On 4 February 1968, Martin Luther King, Jr., preached “The Drum Major Instinct” from the pulpit of Ebenezer Baptist Church. Ironically, two months before his assassination on 4 April 1968, he told his congregation what he would like said at his funeral: “I’d like for somebody to say that day that Martin Luther King, Jr., tried to love somebody” (King, “The Drum Major,” 185). Excerpts were played at King’s nationally televised funeral service, held at Ebenezer on 9 April 1968.
King’s sermon was an adaptation of the 1952 homily “Drum-Major Instincts” by J. Wallace Hamilton, a well-known, liberal, white Methodist preacher. Both men tell the biblical story of James and John, who ask Jesus for the most prominent seats in heaven. At the core of their desire was a “drum major instinct—a desire to be out front, a desire to lead the parade” (King, “The Drum Major,” 170–171). King warns his congregation that this desire for importance can lead to “snobbish exclusivism” and “tragic race prejudice”: “Do you know that a lot of the race problem grows out of the drum major instinct? A need that some people have to feel superior … and to feel that their white skin ordained them to be first” (King, “The Drum Major,” 176; 178). Conversely, King preached that when Jesus responded to the request by James and John, he did not rebuke them for their ambition, but taught that greatness comes from humble servitude. As King put it, Jesus “reordered priorities,” and told his disciples to “Keep feeling the need for being first. But I want you to be first in love” (King, “The Drum Major,” 181; 182).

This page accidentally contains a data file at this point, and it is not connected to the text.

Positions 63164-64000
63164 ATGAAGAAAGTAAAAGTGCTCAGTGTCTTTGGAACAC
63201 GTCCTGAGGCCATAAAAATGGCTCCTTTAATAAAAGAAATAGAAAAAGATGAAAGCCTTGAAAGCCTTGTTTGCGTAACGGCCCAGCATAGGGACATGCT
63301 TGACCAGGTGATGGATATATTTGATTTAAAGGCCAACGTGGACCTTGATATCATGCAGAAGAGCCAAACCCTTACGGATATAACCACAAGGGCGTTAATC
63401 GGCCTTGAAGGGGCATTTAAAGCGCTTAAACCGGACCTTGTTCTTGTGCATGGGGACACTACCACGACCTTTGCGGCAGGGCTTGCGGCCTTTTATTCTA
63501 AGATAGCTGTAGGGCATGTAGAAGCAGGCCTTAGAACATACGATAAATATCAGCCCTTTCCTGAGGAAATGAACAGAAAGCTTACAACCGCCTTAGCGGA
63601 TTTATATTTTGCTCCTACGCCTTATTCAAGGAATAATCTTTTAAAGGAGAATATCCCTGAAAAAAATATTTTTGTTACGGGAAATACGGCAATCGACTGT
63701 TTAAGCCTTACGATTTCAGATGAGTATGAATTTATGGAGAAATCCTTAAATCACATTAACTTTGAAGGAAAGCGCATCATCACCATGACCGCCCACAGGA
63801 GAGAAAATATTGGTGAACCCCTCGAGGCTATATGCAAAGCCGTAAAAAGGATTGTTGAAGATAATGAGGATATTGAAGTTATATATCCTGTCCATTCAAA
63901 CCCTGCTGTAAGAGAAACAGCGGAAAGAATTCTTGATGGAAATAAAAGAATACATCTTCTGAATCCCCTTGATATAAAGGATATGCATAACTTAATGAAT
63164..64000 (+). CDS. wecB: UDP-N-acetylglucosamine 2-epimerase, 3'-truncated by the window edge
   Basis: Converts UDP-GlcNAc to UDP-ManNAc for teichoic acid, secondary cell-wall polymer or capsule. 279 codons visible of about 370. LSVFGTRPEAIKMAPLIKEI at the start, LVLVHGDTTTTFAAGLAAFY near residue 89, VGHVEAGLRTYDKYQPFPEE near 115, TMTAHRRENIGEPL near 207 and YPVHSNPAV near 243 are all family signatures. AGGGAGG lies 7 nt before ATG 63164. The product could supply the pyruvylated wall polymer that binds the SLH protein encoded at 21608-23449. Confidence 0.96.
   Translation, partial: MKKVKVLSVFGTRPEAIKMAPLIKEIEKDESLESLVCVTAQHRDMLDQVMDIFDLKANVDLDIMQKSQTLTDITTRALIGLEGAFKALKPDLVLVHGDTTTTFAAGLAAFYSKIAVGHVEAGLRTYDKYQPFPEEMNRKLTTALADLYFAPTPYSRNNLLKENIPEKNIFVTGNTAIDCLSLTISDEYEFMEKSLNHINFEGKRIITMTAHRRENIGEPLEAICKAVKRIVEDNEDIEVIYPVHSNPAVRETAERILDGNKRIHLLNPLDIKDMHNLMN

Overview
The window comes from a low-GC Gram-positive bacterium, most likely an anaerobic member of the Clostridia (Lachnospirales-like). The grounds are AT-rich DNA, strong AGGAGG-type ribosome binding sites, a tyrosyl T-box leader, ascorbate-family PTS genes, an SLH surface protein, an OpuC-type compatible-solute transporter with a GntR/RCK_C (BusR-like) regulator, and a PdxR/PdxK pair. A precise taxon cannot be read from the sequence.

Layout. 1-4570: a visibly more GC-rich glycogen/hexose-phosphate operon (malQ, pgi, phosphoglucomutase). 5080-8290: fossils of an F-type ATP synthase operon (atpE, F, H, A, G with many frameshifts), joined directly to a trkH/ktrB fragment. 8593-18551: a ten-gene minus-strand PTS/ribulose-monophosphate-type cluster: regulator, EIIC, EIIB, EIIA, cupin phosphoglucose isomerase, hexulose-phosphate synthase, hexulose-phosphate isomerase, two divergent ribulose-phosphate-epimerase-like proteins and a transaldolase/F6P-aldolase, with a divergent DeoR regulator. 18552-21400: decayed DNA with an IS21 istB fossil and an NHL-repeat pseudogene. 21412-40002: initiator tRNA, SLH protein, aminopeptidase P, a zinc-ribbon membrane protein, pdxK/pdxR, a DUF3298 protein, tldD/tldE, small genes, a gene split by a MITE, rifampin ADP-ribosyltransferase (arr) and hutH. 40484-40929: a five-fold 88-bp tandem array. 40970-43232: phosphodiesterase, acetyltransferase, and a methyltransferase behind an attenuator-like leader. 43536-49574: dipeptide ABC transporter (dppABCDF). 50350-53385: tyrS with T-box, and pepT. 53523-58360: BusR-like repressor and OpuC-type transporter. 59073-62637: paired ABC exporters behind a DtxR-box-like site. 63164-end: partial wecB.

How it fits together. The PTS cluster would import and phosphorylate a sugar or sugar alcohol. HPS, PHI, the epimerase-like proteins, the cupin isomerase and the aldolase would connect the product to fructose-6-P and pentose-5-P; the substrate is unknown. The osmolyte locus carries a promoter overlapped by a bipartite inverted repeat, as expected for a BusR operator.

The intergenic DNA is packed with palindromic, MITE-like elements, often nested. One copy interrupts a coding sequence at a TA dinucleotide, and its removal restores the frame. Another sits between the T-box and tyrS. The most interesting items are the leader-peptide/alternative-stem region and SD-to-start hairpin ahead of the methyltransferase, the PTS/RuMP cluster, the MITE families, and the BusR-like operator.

King used Jesus’ own life as an example of how the priority of love could provide greatness. In his biographical sketch of Jesus, King preached that Jesus owned nothing, and when public opinion turned against him he was called a “rabblerouser” and a “troublemaker” for “[practicing] civil disobedience” (King, “The Drum Major,” 183). King notes that, although by worldly standards Jesus was a failure, no one else has “affected the life of man on this earth as much as that one solitary life” (King, “The Drum Major,” 184).
King concluded the February 1968 sermon by imagining his own funeral. Urging the congregation not to dwell on his life’s achievements, including his receipt of the Nobel Peace Prize, King asked to be remembered as one who “tried to give his life serving others” (King, “The Drum Major,” 185). He implored his congregation to remember his attempts to feed the hungry, clothe the naked, and comfort prisoners. “Yes, if you want to say that I was a drum major, say that I was a drum major for justice,” King intoned. “Say that I was a drum major for peace. I was a drum major for righteousness. And all of the other shallow things will not matter” (King, “The Drum Major,” 185–186).
Branch, At Canaan’s Edge, 2006.
Hamilton, “Drum-Major Instincts,” in Ride the Wild Horses!, 1952.
King, “The Drum Major Instinct,” Sermon Delivered at Ebenezer Baptist Church, in A Knock at Midnight, ed. Carson and Holloran, 1998.